SUN Hockey Pool

Chomping at the Bert

Todd Bertuzzi speaks during a press conference to officially welcome the five newest Flames at the...

Todd Bertuzzi speaks during a press conference to officially welcome the five newest Flames at the Saddledome. (Sun Media/Lyle Aspinall)

ERIC FRANCIS -- Sun Media

, Last Updated: 9:22 AM ET

Famous for sending one of the loudest messages in sports lore, Todd Bertuzzi delivered a much gentler one to Calgary Flames fans yesterday.

"Obviously I'm well aware I wasn't the most popular pickup in Calgary Flames history but at the same time, I think you have to give it a little bit of time and give me a chance," said the bruising winger at his introductory press availability alongside four other new Flames.

"Given the chance, I think I can prove myself and help this team out."

Predictably, an increasing percentage of the populace is slowly warming to the fact one of the club's most hated enemies is now amongst the local heroes. And in what appeared to be a calculated effort to speed up the process by humanizing the controversial, 6-ft-3, 230-lb. winger, Big Bert showed up in front of cameras yesterday with his seven-year-old son, Tag, in tow.

Moving into a rented home last week so he and his wife could get their young kids enrolled in school, Bertuzzi said the reception he's received in town so far has been good.

"It's very similar to being back in Vancouver as far as being (recognized) on the streets and wherever you go," said Bertuzzi, signed as a free agent as per Jarome Iginla's request.

"Everyone has been very respectful and I hope it continues, especially when my family is around. Me, myself, is a different story, but no, everyone has been very respectful and nice."

Flames president Ken King said having Bertuzzi introduced with his son was simply a product of circumstance.

"When he came in, his son was with him and I thought, 'cool, that's where young boys should be in the summer -- with their dads,' " said King, who added GM Darryl Sutter insisted he present the youngster with a jersey.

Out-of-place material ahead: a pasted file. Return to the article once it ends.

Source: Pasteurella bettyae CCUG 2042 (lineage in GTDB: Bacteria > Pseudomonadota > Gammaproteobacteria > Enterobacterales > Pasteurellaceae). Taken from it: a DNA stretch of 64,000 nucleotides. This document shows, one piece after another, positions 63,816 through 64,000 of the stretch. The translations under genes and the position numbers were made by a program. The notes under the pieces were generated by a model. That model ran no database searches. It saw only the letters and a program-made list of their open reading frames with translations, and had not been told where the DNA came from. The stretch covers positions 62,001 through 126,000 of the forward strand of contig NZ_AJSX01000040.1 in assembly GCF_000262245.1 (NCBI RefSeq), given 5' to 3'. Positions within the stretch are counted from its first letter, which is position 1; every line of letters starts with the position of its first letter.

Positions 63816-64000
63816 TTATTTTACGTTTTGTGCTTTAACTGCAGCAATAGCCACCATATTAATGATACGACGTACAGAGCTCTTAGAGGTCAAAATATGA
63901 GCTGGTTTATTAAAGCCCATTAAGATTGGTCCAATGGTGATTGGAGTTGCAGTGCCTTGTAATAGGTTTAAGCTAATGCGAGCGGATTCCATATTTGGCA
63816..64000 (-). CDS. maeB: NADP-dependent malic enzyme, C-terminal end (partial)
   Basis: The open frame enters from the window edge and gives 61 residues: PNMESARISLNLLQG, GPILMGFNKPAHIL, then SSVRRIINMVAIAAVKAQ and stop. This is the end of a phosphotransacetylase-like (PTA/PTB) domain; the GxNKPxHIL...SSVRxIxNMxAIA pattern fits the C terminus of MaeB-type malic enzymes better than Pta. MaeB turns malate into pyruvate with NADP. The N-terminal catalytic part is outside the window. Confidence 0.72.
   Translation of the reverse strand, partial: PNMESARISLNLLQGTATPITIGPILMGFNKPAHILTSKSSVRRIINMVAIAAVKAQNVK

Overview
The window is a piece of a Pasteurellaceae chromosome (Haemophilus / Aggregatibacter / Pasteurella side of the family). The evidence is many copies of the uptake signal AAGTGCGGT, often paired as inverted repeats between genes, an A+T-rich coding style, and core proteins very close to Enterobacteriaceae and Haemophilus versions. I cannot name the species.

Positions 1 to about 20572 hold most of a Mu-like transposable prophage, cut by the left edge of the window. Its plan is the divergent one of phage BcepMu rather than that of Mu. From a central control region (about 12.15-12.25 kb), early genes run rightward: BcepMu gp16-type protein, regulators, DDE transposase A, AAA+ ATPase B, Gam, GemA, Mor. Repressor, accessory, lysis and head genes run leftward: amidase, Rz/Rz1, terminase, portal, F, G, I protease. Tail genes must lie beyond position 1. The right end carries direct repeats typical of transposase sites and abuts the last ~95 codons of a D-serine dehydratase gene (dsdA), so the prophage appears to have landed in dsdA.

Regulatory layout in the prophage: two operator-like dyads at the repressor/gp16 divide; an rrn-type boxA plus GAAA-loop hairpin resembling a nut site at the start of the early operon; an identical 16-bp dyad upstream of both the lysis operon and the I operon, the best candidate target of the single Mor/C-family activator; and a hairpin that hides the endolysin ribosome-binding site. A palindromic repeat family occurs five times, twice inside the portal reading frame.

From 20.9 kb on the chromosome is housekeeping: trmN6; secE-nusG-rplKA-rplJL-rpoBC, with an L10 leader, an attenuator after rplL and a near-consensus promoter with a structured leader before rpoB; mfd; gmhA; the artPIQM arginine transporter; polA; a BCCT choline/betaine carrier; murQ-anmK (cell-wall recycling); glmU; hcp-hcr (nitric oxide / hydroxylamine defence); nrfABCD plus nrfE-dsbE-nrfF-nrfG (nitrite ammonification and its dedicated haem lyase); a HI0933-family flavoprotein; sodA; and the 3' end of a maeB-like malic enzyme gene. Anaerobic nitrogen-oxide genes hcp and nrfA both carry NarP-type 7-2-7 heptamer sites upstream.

"It was a natural thing -- it wasn't clever or planned but I'm glad it worked out because I think it's important people see that Todd Bertuzzi is not only what we think is going to be an important addition to our team, but he's a person.

"A real person with real kids, a lovely wife and daughter as well as his son, Tag. We often think of athletes one dimensionally but there are a lot of dimensions to people. I'm glad people are going to see more of Todd than the hockey side."

And yes, the adjustment period goes both ways.

"I can't lie to you -- it's not a jersey I thought I was going to wear, especially coming in so many times with Vancouver," said Calgary's new No. 7.

"At the same time, I played enough games here to know what kind of fan base and team there is here -- it's a fun place when you're winning. I really like the personnel. They've got a great cast and guys that want to win. They're all Canadian boys and they play a style that represents our league. And I think I can fit into that. I'm still young and have a lot of legs left. I want to show them I can fit in."

As for the crowd's reaction: "I've been around long enough that if they're not yelling it's boring and I'm doing absolutely nothing," he smiled.

Plagued by back injuries in Detroit two years ago and concussion woes in Anaheim last season, the former 40-goal scorer said he'll enter camp healthy and hoping to prove he deserves time on one of the top two lines.

"Here you can't go five, 10 games without anyone noticing and I think that's one thing that benefits not only myself but this team: You're under the gun here and there's pressure of having to perform and I'm looking forward to being under that pressure," said Bertuzzi, 33, throwing in several "no comments" when asked obvious questions about the ongoing legal proceedings of Steve Moore's $38-million lawsuit for his 2004 attack.

"Obviously (dealing with the media) is not on my A-list of things to do but it comes with the territory. Everyone is making out like it's such a tough thing but I played in a Canadian market for nine years and I absolutely loved it. Obviously there were a couple years that were tougher than others but I loved being in the spotlight and being part of that. I was gone for a while but I'm glad to be back and have an opportunity in a city like this."

Judging by the smile on his son's face, so is he.


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